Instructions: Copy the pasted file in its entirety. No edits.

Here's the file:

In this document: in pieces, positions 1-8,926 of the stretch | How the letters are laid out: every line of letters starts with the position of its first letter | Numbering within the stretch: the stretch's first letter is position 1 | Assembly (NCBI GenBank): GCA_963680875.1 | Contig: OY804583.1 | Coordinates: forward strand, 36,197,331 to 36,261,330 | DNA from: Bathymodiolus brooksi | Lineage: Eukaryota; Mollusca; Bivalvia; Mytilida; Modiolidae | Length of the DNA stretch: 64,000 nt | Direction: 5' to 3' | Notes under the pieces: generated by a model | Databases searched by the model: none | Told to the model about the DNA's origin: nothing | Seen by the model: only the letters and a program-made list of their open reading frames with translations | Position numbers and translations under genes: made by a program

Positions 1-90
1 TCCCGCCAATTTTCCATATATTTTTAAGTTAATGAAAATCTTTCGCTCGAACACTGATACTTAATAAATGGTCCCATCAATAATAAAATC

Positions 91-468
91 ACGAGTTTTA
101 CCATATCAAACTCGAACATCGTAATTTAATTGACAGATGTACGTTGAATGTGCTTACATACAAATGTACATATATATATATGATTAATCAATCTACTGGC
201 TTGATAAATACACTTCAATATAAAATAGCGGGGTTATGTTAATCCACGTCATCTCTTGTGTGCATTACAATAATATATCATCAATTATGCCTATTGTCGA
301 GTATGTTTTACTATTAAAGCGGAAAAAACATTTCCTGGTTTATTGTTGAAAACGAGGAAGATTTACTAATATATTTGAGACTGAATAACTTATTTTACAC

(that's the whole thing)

In this document: in pieces, positions 1-8,926 of the stretch | How the letters are laid out: every line of letters starts with the position of its first letter | Numbering within the stretch: the stretch's first letter is position 1 | Assembly (NCBI GenBank): GCA_963680875.1 | Contig: OY804583.1 | Coordinates: forward strand, 36,197,331 to 36,261,330 | DNA from: Bathymodiolus brooksi | Lineage: Eukaryota; Mollusca; Bivalvia; Mytilida; Modiolidae | Length of the DNA stretch: 64,000 nt | Direction: 5' to 3' | Notes under the pieces: generated by a model | Databases searched by the model: none | Told to the model about the DNA's origin: nothing | Seen by the model: only the letters and a program-made list of their open reading frames with translations | Position numbers and translations under genes: made by a program

Positions 1-90
1 TCCCGCCAATTTTCCATATATTTTTAAGTTAATGAAAATCTTTCGCTCGAACACTGATACTTAATAAATGGTCCCATCAATAATAAAATC

Positions 91-468
91 ACGAGTTTTA
101 CCATATCAAACTCGAACATCGTAATTTAATTGACAGATGTACGTTGAATGTGCTTACATACAAATGTACATATATATATATGATTAATCAATCTACTGGC
201 TTGATAAATACACTTCAATATAAAATAGCGGGGTTATGTTAATCCACGTCATCTCTTGTGTGCATTACAATAATATATCATCAATTATGCCTATTGTCGA
301 GTATGTTTTACTATTAAAGCGGAAAAAACATTTCCTGGTTTATTGTTGAAAACGAGGAAGATTTACTAATATATTTGAGACTGAATAACTTATTTTACAC